Electronic Engineering & Computer Science
Below you will find Data-Centric Engineering projects offered by supervisors within the School of Electronic Engineering & Computer Science
This is not an exhaustive list. If you have your own research idea, or if you are a prospective PDS candidate, please return to the main DCE Research webpage for further guidance, or contact us at email@example.com
Many audio technologies require expert users in order to be properly applied. Dynamic range compression, room correction, acoustic feedback prevention etc. all use established signal processing technologies, with limitations. Either they need manual fine-tuning or are usable only in limited situations. Modern machine learning techniques may hold the key to automatically and intelligently applying parameters. Neural networks may be trained to optimise settings for different conditions.
The project is concerned with investigating, implementing and evaluating intelligent systems that render audio content towards a target. It will explore new approaches to challenging problems, with wide application to industry and potential end users.
The first stage of work involves a preparatory literature study, defining use cases and developing an initial prototype. The next stage will involve working with and learning from existing data sets and experimental measurements. The final stage is concerned with objective and subjective evaluation, as well as development of metrics and automated correcting of system parameters from subjective evaluation.
The project can be shaped to the researcher’s interests and expertise. It is expected that the research could yield high impact publications and have application in wider machine learning contexts.
Supervisor: Prof Josh Reiss
New technologies such as Open Radio Access Networks have brought new possibilities into the management of cellular networks. BT have a considerable investment in this area and access to unique data sets. They are interested in management and prediction of traffic from the RAN to their main networks. BT are currently beginning a large-scale AI-based project (AIMM) which the student would work alongside for the first years of their study.
This is an excellent opportunity to work with some state of the art technology, some large-scale, real-life data sets on an important engineering problem in telecommunications. In this project the student would use traditional statistical techniques to analyse the network data. They would learn traditional time series techniques and new AI based techniques to compare them for both prediction and management techniques in networks.
Music recommender systems (MRSs) have to date primarily focused on song or playlist recommendation for listening purposes, but much less work has been done on the recommendation of audio content for music production. Contemporary music production tools commonly include large digital audio libraries of loops (repeatable musical parts typically used in grid-based music), virtual instrument samples (based on synthesis or recordings) and sound packs (collections of sounds). Such richness of content can however impede creativity as it can be daunting for musicians to navigate tens of thousands of sounds to find items matching the style of their production and intent.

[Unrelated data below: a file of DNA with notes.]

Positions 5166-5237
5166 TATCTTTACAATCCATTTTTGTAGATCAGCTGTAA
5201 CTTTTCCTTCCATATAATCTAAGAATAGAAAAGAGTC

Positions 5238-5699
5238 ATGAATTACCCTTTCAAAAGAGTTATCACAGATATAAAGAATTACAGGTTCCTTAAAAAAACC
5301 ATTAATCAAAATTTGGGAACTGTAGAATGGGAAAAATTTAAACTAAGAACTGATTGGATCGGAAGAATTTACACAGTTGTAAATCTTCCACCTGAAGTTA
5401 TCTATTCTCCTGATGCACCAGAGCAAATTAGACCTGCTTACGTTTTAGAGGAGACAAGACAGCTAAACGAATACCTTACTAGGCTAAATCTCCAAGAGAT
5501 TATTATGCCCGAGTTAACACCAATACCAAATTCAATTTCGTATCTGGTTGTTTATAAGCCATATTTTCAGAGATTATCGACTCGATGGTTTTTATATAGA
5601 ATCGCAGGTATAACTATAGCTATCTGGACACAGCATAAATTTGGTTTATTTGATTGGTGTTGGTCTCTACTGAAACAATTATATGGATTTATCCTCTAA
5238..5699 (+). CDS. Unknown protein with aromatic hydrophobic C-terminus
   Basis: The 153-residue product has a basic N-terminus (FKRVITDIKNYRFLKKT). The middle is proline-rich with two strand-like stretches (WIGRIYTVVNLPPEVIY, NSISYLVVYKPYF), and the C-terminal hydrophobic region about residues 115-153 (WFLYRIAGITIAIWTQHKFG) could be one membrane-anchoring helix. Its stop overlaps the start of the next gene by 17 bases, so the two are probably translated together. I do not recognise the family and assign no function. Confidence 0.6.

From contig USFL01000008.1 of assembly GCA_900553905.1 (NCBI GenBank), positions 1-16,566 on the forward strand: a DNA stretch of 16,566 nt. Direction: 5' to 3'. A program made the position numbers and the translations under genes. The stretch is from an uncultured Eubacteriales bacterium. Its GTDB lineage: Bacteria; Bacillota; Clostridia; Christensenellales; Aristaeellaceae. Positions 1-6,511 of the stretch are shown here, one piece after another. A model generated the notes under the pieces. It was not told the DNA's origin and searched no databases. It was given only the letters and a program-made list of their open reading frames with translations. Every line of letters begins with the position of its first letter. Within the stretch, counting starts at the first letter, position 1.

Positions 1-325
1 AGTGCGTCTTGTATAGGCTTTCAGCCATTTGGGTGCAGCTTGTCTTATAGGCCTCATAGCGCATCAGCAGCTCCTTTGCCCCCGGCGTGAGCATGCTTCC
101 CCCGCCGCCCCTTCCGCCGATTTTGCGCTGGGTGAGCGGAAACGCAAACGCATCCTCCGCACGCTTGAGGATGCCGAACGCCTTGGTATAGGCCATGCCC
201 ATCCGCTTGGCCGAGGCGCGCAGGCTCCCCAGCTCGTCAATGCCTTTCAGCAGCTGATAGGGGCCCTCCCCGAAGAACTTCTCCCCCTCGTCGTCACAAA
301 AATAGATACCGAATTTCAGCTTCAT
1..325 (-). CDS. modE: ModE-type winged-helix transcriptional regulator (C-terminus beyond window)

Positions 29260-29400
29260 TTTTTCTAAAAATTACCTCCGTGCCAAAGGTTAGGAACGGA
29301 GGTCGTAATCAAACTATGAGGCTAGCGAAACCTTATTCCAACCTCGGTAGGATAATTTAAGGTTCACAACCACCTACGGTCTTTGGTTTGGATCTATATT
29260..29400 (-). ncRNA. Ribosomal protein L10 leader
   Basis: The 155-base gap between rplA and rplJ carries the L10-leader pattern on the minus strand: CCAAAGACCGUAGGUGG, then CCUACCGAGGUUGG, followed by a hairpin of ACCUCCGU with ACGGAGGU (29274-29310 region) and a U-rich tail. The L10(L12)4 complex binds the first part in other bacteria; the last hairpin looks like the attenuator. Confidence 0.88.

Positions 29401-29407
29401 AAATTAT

This project will research, develop and assess composition-aware music recommendation systems for music production enabling musicians get the best musical value out of their creative digital audio libraries.
Computer music makers often produce music by combining different instrumental parts together (e.g. drums, bass, lead, vocals, etc.). One of the challenges will be to provide new audio items that can be meaningfully mixed with other audio elements in the composition. The project will investigate methods to assess the musical compatibility between a set of audio items given constraints such as a composer’s musical taste and creative style.
Different music recommendation paradigms and AI techniques will be researched in order to minimise the impact of cold-start and sparsity issues, and maximise interpretability of the results. The project will compare content-based filtering (CBF) using audio or metadata (e.g. “analog dirty bass”, “crisp bright lead”, etc.), collaborative filtering (CF) based on user-item interactions, and hybrid models. Graph-based solutions for composition-aware recommendation will be investigated, e.g. by developing multi-layer structure taking into account user preferences and audio item musical compatibility. The project will also research deep learning techniques for (i) automatic feature learning from audio (e.g. to model perceptual distances between sounds to find sound-alikes), (ii) modelling audio item musical compatibility, and (iii) extracting latent factors from user-item interactions.
Evaluations of the models will be conducted taking into account how they support creative agency and provide interpretable recommendations to the user.
The scholar will have access to data and software provided by Focusrite including a catalogue of over 10k WAV loops with metadata, a collection of about 30k synth patches (with about 200 parameters), and musical compatibility indicators. The recommendation models will be tested on Ampify iOS music apps such as Launchpad, to make and remix music, and Blocs Wave, to make and record music (https://ampifymusic.com/).
Supervisor: Dr Mathieu Barthet
This project aims to develop novel data-centric methodology and traceable techniques informed by machine learning and real data capture to enable emerging wireless technologies – e.g. Internet of Things (IoT), fifth-generation (5G) and sixth-generation (6G) mobile networks, to improve measurement efficiency and uncertainties to underpin all aspects from the systems, environments, and exposures and to provide metrological support on activities related to their standardisation.
The rollout of 5G/6G networks and large-scale deployments of cellular IoT will lead to fundamental changes to our society, impacting not only consumer service but also industries embarking on digital transformations. While their standardisation and definition processes are ongoing, the key challenges are the lack of accurate, fast, low-cost, and traceable methods for the verification of new radio (NR) high-volume products and this is mainly due to lack of adoption of data sceince and machine learning in such field where automation can be applied through data-centric processes and engineering that will be able to adapt to changing environments and requirements.